The Truth Behind Defaulting on Your Student Loans
Recently, an article titled Why I Defaulted on My Student Loans was published in the New York Times. The op-ed piece discusses a far too common scenario that many students face after graduation. When confronted with the choice of attempting to repay his student loan debt or default on his student loans, the author, Lee Siegel, chose the latter. After spending more than 30 years in default, he explains how it is possible for someone to survive without repaying their loans. His tips for survival while avoiding collection include attempting to obtain numerous credit cards prior to default, paying your rent on time, and living with or marrying someone with good credit.
While Siegel claims that the consequences of default and poor credit are scare talk, the reality is not so simple — default can have a serious impact on a borrower’s life with real repercussions. So what does really happen if you are unable to make your student loan payment? And what steps are taken in collection? Outlined below are some of the consequences.
- Delinquency. Once a borrower misses their first payment they are considered delinquent. This is the first warning and red flag to the loan servicer, and should serve as major warning for the borrower. While a loan enters delinquency once a payment is missed, there is still time before the loan goes into default. For federal loans a loan does not enter default until it 270 days past due. It is best to be proactive if your loan is delinquent and seek alternatives to avoid default.
- Loss of Eligibility for Alternative Repayment Options. If you have federal student loans, a delinquent loan will not be eligible for other repayment options. In order to be eligible for more affordable plans, such as income based repayment options, you must rehabilitate your loan. Rehabilitation requires you to make nine monthly payments at an affordable rate. If successful, your loan will be brought current and then you can apply to switch plans.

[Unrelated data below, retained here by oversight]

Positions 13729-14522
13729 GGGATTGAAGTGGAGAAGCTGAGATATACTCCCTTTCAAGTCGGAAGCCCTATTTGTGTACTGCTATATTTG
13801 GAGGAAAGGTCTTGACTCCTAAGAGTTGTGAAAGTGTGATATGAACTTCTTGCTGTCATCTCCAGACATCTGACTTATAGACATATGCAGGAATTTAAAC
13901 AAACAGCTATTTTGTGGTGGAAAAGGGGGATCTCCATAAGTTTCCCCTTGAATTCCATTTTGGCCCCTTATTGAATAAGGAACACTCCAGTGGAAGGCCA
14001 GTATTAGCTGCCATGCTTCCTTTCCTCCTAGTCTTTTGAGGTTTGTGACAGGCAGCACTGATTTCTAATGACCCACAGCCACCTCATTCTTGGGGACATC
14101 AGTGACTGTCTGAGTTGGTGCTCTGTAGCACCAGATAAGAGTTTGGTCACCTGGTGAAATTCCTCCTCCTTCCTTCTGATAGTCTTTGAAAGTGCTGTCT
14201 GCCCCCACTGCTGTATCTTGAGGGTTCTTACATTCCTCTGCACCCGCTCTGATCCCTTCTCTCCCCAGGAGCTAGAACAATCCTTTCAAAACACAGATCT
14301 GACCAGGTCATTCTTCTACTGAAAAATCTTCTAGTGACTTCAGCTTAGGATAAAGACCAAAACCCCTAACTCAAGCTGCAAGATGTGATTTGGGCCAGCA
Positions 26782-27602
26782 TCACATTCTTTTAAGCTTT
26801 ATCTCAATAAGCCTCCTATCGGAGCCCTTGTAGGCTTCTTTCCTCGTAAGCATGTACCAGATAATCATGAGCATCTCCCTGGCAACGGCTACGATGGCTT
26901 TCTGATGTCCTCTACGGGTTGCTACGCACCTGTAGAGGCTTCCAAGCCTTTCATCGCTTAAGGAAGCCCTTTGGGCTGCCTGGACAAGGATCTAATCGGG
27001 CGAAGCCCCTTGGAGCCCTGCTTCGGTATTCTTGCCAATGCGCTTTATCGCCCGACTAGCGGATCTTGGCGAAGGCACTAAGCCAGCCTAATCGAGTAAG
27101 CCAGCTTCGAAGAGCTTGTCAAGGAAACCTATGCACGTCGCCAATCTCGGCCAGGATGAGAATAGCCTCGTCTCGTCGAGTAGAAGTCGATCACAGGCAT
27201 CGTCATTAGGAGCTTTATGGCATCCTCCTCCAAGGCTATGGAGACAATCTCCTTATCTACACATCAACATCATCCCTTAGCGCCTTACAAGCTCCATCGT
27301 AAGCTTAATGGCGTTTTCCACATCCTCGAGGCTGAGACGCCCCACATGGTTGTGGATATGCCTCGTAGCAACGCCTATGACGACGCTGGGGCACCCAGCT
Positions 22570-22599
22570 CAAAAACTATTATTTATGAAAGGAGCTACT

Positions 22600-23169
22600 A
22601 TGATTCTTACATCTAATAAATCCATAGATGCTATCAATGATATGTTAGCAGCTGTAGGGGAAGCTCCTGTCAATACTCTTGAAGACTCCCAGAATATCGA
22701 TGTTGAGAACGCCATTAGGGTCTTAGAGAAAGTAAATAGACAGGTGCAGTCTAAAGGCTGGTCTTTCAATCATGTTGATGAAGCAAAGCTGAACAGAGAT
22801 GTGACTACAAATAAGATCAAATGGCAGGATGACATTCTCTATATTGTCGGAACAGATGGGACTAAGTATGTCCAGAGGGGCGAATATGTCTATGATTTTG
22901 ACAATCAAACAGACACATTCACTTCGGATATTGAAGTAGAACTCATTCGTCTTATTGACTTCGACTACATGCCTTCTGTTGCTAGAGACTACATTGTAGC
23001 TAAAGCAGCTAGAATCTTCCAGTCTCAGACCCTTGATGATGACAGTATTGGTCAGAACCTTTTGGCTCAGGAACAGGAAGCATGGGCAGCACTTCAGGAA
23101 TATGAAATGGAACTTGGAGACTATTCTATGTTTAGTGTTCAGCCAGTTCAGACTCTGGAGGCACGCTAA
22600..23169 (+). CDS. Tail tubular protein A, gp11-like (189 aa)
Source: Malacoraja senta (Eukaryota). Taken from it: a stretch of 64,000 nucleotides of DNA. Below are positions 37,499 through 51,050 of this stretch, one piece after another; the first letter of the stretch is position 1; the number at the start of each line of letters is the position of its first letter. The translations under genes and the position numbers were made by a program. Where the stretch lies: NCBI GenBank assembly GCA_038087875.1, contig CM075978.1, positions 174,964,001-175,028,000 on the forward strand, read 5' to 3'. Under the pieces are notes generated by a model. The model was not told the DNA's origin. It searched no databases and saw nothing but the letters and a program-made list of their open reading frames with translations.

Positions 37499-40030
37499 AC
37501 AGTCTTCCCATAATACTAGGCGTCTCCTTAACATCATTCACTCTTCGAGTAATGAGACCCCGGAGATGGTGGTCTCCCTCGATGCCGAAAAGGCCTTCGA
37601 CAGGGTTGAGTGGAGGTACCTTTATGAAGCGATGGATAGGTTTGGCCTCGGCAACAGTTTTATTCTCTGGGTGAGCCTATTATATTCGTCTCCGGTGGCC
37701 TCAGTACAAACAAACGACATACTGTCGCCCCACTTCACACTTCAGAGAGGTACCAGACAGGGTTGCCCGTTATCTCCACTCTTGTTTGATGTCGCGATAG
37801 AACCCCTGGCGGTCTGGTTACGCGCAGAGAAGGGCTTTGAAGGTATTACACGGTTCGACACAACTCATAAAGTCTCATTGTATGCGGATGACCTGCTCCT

- Credit Reporting. For federal loans, after 90 days of being past due a negative report will appear on your credit report and can lower your current score. A lower credit score may impact your ability to take out a new loan, mortgage, increase your interest rate, or even impact possible employment opportunities.
- Loss of Tax Refund. Should you default on your federal student loan, the IRS may directly apply any tax refund directly to your student loan payment. This process is automatic and one that can be particularly difficult for those relying on a refund.
- Wage Garnishment. Once in default, the government may automatically deduct a payment from your paycheck. If you have federal student loans, garnishment can happen without a court order and they may take up to 15% of your disposable income. A garnishment may remain in effect until the balance of the loan is paid.
- Legal Action. Eventually legal action can be brought against you for a defaulted student loan. Once in default the lender may move for a judgment from the court demanding full payment of the balance of the loan. If a judgment is obtained, the judgment may be attached to your bank account or used to garnish wages.
If you are facing the possibility of delinquency or unable to afford your payment there are number a steps you can take to avoid default. First, be sure to determine if your loans are federal or private as this impacts the options available to you. If you are unsure visit the National Student Loan Data System which will list only your federal student loans.
Next, explore your options with your lender or servicer. If your loans are federally backed you may be eligible for lower payments by switching to income based repayments. Though you’ll have to apply, with multiple options and broad requirements most people qualify for assistance. Private lenders may offer similar plans, though they are not required to.
Be sure to remain vigilant and protect yourself from collection violations. Just like any other debt collector, student loan collectors must comply with the Fair Debt Collection Practices Act, the Fair Credit Reporting Act, and the Massachusetts Consumer Protection Act, called Chapter 93A. A student loan collector who violates these may be required to pay you damages.
Finally, if you are still unable to keep the loan from default and collection, be sure to contact an experienced consumer protection attorney. If you’re sued for a student loan, a collector will be required to prove their case in court, and there may be a valid defense available to you.
Culik Law is a Massachusetts Law Firm. The posts on Culik Law’s blog are not intended as legal advice. If you have questions about your particular situation, CONTACT CULIK LAW for a Free Consultation.